In this two-part series, you’ll find 20 tips to set yourself up for success in any knitting or crochet class you take. Wouldn’t it be awesome to make the most out of class? To squeeze every bit of knowledge you can from it? To nail that new skill? To be full of new knowledge and excitement for where your skills will take you?
These tips are aimed at in-person fiber arts classes, but they can apply to online learning as well. Learn what to do before class, when you get to class, during class, and after class to make the most of your experience. Find out how to learn in the most relaxed and enjoyable way possible.
Every class should have a description that specifies what is being taught. The teacher puts a lot of effort into making sure the class description tells you what you need to know.
If the class description says, “set-in sleeve shaping will not be covered”, don’t come to class expecting the teacher to slip in a lesson about set-in sleeve shaping.
Contact the event organizer or email the teacher if you have questions about what is going to be taught or if the class is right for you at this time.
This would be Tips #2-6 if I were giving you ten tips instead of five. Skill prerequisites are there for a reason. Master the skills you need before coming to class because the class is going to proceed from that point.
If you are told you “must know how to knit on double-pointed needles”, that doesn’t mean you own a set of double-pointed needles. It doesn’t mean that you knit with them once upon a time five years ago. It means that you are comfortable casting on and knitting and purling in the round on double-pointed needles.
“Must be familiar with single crochet and double crochet” means you should know how to do these stitches without thought. Practice before class to make sure you know what you are doing. Don’t rely on looking up techniques on YouTube during class!
Teachers assign homework for two main reasons.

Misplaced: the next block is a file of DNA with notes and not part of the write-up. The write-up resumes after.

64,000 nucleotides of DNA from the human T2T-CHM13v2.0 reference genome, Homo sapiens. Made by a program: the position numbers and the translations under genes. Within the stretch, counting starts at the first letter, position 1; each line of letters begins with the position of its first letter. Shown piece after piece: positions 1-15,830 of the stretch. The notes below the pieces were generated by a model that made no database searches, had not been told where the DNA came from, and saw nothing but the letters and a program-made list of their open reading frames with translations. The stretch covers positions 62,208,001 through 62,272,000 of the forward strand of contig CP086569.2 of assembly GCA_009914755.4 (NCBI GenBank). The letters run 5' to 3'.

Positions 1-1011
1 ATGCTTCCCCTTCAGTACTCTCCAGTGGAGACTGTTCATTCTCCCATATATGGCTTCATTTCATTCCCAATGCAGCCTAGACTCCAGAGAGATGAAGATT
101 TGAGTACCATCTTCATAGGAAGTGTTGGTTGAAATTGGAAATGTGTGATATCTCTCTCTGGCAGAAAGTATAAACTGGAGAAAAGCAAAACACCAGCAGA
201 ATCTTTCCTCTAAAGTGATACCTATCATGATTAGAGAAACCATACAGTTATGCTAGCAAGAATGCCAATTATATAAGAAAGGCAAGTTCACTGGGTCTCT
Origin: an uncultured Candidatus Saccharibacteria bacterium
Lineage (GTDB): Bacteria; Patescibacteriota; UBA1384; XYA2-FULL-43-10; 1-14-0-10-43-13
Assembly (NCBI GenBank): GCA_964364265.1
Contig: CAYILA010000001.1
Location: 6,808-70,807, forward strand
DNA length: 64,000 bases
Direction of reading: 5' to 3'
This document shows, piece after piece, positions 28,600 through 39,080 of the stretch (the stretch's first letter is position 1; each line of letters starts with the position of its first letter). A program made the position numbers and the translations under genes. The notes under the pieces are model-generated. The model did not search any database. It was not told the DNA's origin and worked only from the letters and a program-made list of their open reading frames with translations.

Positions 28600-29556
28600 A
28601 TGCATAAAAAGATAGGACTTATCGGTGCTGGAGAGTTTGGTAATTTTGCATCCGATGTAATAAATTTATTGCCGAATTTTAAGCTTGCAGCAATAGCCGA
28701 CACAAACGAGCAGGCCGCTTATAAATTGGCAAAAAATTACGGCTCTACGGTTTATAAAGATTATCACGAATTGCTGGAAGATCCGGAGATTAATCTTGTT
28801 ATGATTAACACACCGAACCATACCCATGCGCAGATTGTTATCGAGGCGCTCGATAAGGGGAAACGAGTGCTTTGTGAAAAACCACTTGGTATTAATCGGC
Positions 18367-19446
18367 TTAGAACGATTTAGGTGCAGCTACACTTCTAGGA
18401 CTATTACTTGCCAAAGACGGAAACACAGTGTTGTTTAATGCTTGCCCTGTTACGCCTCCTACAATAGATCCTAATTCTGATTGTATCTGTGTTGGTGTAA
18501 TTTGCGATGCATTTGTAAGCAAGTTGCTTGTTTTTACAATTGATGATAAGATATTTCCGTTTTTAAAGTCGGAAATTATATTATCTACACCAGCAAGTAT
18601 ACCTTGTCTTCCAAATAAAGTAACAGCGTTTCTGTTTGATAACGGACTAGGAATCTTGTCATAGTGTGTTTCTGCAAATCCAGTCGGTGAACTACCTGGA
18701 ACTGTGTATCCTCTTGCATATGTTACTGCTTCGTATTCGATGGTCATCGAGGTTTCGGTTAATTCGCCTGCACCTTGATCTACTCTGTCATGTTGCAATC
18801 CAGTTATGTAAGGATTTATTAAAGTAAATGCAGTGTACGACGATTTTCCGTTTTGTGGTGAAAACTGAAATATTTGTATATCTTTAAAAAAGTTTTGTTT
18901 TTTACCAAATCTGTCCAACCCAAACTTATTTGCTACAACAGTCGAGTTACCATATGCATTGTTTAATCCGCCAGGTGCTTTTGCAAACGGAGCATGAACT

The first reason is that you will be using the homework in class. If your homework isn’t complete, you’ll be scrambling to finish it while the rest of the class moves on. You’ll miss half of what the teacher says, and you’ll be feeling left behind. That’s never a good feeling.
The second reason is to make sure you are up-to-speed on the techniques used in class. Those prerequisites? The homework gives you the chance to brush up on them. If it’s been a while since you knitted on double-pointed needles or did anything beyond single crochet, now’s your chance. Use all your resources—books, videos, friends, yarn shop employees—to refresh your memory before having to use those skills in class.
If you struggle with the homework, reconsider taking the class. Instead, study more until you have mastered the technique. Or take an easier class.
The right yarn makes learning so much easier, both in preparing your homework and while in class. Your best bet is a smooth, light-colored worsted weight yarn (CYC #4-medium) in a color or colors you like.
Navy blue, dark grey or black may be your favorite colors, and you may be able to see the stitches perfectly at home. However, you don’t know what the classroom lighting conditions will be. Your teacher may not be able to see those dark colors well enough to help you. Stay away from variegated yarn for the same reason.
If the class materials list specifies a particular yarn weight or a specific yarn, take care to follow those instructions. If the yarn is supposed to be 100% wool, use 100% wool. The teacher had a reason for assigning it.
Some of you have dark, splitty, scratchy, fuzzy yarn in a color you hate. You’d never use it in a project, but you’ve been saving it for a special occasion. This class is not that occasion. You’ll still hate the yarn. You’ll be unhappy with yourself, your yarn, and everyone around you as you struggle to learn a new skill. You have my permission to throw away that yarn.
Bring the supplies specified in the class materials: yarn, needles/hooks in a certain size, and other materials specific to that class.
Assume you’ll need scissors, a pencil, paper for taking notes, a tape measure, yarn needle, stitch markers, a calculator, and so on. These basic tool kit items should travel with you at all times.
Bring a variety of needles and hook sizes. Students sometimes use a crochet hook or knitting needle that is not the ideal size for the yarn. Having a selection of sizes to choose from allows you to change to a more appropriate size.
If you need reading glasses, magnifying glasses, extra lighting or other aids, bring them with you.
When You Get To Class
You’ve done all the things you could think of to prepare for a successful class experience. Now the big day is here, and it’s time for class.
Leave yourself enough time for traffic and parking. If you are at a large venue, allow time to register and to find your classroom; sometimes it can be a 10-minute walk.
Get to class early enough to find a seat, get unpacked and settled in. You’ll probably want to get a drink of water and use the restroom so you’ll be comfortable and ready to learn.